Offensive Signing of the Year
Blount languished on the open market for about month before returning to the Patriots on a one-year, $1-million deal worth up to $2 million through incentives. He was named AFC Offensive Player of the Month for September because he helped keep the Patriots afloat with a 3-1 record while Tom Brady served his four game Deflategate suspension. Blount has a career high 1,110 rushing yards, which is eighth-most in the NFL. He also has a league-leading 17 rushing touchdowns. Blount has nearly doubled his 2016 compensation by earning $750,000 of his incentives for reaching the 1,100 rushing yard mark.
Defensive Signing of the Year
Green Bay's loss has been San Diego's gain. Packers general manager Ted Thompson let Hayward walk because of perceived depth at cornerback. Hayward could only muster a three-year, $15.3 million deal in free agency from the Chargers. Expected to be San Diego's third cornerback, Hayward has been up to the task of increased responsibility and tougher assignments with Jason Verrett tearing an ACL four games into the season and Brandon Flowers missing a majority of games because of two concussions.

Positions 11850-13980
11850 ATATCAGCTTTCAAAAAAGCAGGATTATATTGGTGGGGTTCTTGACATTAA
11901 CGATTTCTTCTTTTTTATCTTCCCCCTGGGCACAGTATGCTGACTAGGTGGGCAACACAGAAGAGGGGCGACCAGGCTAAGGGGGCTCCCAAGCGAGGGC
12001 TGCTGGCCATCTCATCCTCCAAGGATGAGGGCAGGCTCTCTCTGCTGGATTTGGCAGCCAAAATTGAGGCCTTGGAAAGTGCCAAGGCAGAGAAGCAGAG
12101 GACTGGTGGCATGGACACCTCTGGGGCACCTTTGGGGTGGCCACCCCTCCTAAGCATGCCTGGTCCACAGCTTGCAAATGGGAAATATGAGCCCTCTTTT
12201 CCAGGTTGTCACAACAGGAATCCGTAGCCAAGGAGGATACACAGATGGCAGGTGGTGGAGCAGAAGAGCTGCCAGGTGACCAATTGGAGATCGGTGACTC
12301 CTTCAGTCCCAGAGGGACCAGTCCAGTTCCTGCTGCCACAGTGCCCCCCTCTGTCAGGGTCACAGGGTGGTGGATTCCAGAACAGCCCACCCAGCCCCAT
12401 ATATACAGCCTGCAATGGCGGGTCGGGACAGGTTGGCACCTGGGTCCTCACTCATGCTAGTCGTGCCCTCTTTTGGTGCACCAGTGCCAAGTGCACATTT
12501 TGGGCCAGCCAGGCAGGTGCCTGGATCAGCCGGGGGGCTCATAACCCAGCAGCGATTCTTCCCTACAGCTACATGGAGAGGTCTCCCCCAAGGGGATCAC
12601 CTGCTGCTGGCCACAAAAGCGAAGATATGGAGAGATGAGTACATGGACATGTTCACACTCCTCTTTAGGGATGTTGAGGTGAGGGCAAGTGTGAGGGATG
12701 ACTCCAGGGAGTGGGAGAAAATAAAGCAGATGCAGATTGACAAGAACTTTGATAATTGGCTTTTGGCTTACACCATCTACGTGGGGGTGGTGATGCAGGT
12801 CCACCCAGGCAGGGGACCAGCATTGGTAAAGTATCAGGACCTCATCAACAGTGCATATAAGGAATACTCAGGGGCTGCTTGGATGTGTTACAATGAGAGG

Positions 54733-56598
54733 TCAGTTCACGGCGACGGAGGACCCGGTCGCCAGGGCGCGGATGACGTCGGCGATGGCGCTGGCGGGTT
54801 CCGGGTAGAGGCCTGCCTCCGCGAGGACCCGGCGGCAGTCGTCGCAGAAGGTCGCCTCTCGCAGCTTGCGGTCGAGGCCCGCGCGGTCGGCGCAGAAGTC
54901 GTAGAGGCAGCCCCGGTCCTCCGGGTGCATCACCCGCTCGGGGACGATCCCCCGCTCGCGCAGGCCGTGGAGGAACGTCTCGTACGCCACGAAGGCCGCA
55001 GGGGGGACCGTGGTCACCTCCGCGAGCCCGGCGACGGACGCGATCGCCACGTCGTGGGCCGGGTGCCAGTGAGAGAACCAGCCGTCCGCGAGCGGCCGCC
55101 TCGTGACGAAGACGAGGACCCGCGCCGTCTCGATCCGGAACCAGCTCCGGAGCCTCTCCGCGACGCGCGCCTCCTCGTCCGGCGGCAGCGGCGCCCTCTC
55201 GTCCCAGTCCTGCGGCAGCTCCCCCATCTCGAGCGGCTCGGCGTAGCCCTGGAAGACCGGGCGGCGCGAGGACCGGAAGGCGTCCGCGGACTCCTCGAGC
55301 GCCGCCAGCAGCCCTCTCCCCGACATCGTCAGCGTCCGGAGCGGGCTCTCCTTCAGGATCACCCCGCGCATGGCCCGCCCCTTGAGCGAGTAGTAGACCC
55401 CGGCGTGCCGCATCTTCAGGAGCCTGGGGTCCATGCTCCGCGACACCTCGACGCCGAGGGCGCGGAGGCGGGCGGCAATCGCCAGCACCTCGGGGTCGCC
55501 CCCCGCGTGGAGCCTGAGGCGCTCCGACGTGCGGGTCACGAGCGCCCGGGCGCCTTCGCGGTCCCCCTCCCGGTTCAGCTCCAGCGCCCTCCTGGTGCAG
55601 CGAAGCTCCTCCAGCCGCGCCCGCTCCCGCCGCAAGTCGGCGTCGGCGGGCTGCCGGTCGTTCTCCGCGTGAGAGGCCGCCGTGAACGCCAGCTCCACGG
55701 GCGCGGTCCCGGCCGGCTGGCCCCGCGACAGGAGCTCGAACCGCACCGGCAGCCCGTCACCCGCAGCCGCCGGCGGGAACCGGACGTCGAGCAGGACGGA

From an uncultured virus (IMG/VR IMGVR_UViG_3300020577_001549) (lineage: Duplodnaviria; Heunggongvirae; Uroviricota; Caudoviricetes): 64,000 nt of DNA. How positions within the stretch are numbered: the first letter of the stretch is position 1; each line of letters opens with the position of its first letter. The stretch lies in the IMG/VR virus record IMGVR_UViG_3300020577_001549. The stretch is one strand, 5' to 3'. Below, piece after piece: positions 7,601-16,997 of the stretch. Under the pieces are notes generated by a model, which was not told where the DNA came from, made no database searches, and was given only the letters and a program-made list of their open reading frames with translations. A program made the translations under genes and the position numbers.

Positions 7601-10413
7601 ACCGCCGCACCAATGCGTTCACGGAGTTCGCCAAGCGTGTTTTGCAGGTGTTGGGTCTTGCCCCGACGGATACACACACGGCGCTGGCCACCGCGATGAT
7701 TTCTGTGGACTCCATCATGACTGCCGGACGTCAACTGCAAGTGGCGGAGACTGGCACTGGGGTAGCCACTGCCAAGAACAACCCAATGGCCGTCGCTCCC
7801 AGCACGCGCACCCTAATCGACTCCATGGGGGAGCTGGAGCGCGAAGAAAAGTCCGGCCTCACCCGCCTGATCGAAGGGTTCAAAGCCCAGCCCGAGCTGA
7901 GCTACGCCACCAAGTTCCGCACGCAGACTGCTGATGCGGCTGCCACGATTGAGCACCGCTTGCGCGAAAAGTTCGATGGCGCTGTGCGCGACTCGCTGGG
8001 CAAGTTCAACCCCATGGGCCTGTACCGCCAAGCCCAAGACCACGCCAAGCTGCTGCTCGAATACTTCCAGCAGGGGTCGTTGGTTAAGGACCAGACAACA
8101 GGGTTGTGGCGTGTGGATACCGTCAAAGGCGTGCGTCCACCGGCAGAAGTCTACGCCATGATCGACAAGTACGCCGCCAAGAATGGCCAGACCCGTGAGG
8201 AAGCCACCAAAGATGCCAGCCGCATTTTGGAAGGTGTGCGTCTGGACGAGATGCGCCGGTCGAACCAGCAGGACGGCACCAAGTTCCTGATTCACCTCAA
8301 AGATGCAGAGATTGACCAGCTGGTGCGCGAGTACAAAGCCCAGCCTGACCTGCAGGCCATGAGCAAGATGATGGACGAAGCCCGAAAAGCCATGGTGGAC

Hayward has earned his first Pro Bowl berth this season. He leads the NFL with seven interceptions and 27 pass breakups. The four-year, $36.1 million contract that Flowers signed in 2015 illustrates how much of bargain Hayward is. The $18 million fully guaranteed in Flowers' deal is more than Hayward's entire three-year contract.
The Bills never imagined Alexander would make a tremendous defensive impact when he was given a one-year deal at his league minimum of $885,000. The 33-year-old journeyman was expected to contribute primarily on special teams. 2016 first round pick Shaq Lawson's rookie minicamp shoulder injury, which required surgery and kept him out of action for the first six games, opened the door for Alexander.